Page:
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I've been looking into dependency injection, what it is, how it works, how it's being used. It's a neat system and to understand it a bit better, I'm going to implement a small demo app using this system.

I primarily write in JavaScript so it comes natural to look for inspiration in the same ecosystem. Unfortunately, there's not a whole lot of resources about DI in JavaScript. DI doesn't appear to be a thing in this language.

But if you look at other languages:

  • In Java, you can see DI in Spring.
  • In PHP, you can see DI in Symfony, Laravel, Drupal.
  • In TypeScript, you can see DI in Angular (2.x+).

There's great emphasis on DI on their popular frameworks and tools. When you dive into them, you'll immediately be greeted with things like Services and Components and Plugins and Annotations, all that fun stuff - but not in JS.

The closest you have to DI in JS is AngularJS (1.x), but that's about it. Other mainstream frameworks don't seem to use it. And if any tools or libraries exist, they're not mainstream either.

Is there something in a language that makes DI practical/not practical to implement? Is it something in the language's features that need to be there in order to do DI? Is it the type of app being built (i.e. data-ish vs UI-ish)? Or are JS frameworks and libraries actually using DI, just not in a mode I'm familiar with?

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  • I guess the question is does javascript support interfaces (or a similar construct)
    – Robbie Dee
    Jan 22, 2019 at 16:17
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    It might help to understand what problem you would want to use DI to solve in the context of Javascript.
    – JimmyJames
    Jan 22, 2019 at 17:32
  • @JimmyJames There's no specific problem to solve right now. I'm just learning how DI patterns and frameworks work by implementing them in a small app. It just happens that I use JS where DI isn't a thing, hence the question.
    – Joseph
    Jan 22, 2019 at 18:23
  • @Joseph I think part of that is the context in which Javascript was designed for and mainly used. In a browser, you are injecting all the code in the browser, in a way.
    – JimmyJames
    Jan 22, 2019 at 18:32
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    @JohnZabroski To which the answer is evidently and ostensibly yes...
    – Robbie Dee
    Jan 23, 2019 at 8:39

3 Answers 3

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Dependency injection just means passing dependencies as parameters and you can do this fine in JavaScript. But dependency injection frameworks are not a good fit for a language like JavaScript without classes or interfaces.

A DI framework typically manages what dependencies to inject by looking at the signature of the constructor and then find or instantiate classes which correspond to the parameter types. Problem is, JavaScript does not have interfaces or class types, so there is no straightforward way to indicate what the dependencies are.

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    I would disagree that DI frameworks aren't useful for JavaScript applications. Just think of RequireJs. It isn't dependency injection in the same sense as C# or Java, but it does load dependencies and invoke a callback while passing that dependency in to the callback function. Absent classes and interfaces for DI, you can use configuration or naming conventions. I also wrote a DI framework for JavaScript called Hypodermic and don't forget AngularJs DI. Jan 22, 2019 at 19:52
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    At least since ECMAScript 2015 there is a standardized syntax for classes. developer.mozilla.org/en-US/docs/Web/JavaScript/Reference/… - Referencing classes is possible by just writing the class name (which turns out to be the constructor function itself). By providing the desired types (the container my choose specialized variants) as metadata (using a simple static field in the class - MyClass.inject = [Type1, Type2]; or the not yet fully standardized decorators - github.com/tc39/proposal-decorators/blob/master/README.md) you can probably build a DI framework. Jan 22, 2019 at 20:15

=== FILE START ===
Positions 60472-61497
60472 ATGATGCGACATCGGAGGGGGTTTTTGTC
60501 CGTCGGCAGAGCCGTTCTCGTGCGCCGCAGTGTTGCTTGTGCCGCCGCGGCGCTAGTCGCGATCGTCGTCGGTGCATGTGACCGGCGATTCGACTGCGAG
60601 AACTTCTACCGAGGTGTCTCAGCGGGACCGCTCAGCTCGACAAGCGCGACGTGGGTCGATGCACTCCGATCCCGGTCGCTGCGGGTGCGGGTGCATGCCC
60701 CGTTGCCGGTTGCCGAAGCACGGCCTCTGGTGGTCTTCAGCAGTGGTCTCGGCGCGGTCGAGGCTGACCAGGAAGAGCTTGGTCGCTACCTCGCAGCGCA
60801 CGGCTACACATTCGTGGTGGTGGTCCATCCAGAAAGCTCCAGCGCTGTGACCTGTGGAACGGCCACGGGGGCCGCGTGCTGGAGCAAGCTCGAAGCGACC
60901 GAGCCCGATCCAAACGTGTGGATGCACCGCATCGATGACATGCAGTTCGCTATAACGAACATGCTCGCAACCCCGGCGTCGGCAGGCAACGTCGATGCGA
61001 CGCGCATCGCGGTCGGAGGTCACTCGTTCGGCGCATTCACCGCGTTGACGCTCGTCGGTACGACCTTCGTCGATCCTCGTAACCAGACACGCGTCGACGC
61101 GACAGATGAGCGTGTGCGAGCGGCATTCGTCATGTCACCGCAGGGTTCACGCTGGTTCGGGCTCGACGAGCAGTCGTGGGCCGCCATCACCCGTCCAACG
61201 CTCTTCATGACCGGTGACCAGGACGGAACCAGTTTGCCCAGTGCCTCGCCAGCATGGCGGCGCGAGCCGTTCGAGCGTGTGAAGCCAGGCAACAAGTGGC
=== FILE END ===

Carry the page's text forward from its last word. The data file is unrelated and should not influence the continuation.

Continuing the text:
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    @Greg Burghardt I have yet to meet anyone who can write a RequireJS configuration right, the first time, for any reasonably complex application . In some cases, it seems impossible to write one correctly, regardless of what shim you use. Jan 22, 2019 at 22:45
  • @HeroWanders: Without interfaces you miss the primary reason for DI in the first place, which is to depend on interfaces rater than implementations.
    – JacquesB
    Jan 23, 2019 at 10:50
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    @JacquesB (and Hero Wanderers): Being that JavaScript is about as strongly typed as cooked spaghetti is rigid, you don't need interfaces. Successful use of DI in JavaScript (and use of polymorphism) hinges on not caring about the type, and just using the object. Provide documentation about the "interface" it uses and leave it up to the developer to get it right. Either that or use TypeScript, but that comes with its own challenges too. The C#, Java and C++ programmers forget how spoiled we are with compilers and syntax checkers. Jan 23, 2019 at 12:23
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Dependency injection is a very object-oriented approach: you define some interface or protocol and then at runtime dynamically provide some object that provides this interface. This makes it possible to run the same software in vastly different configurations.

This is in stark contrast e.g. to abstract data types that may also have a common interface, but are selected before run time. For example, a C program may use preprocessor directives to conditionally include different implementations of some interface. But that is not DI.

Since JavaScript is an object-oriented language (in the sense that it has built-in support for dynamic method dispatch) you can totally use DI.

However, as its core “Dependency Injection” is just a fancy word for “passing parameters to functions”. That can be done manually by passing all dependencies around explicitly. Some creational design patterns like the Abstract Factory Pattern can also help with managing all dependencies. That is certainly possible in JavaScript, since it is just a matter of software design.

But what people think about most of the time when they hear Dependency Injection is a Dependency Injection Framework or Container. These typically provide some shortcuts that make it unnecessary to handle dependencies manually (i.e. the DI framework implements part of the constructor) and they often have a global registry that maps dependency interfaces to implementations.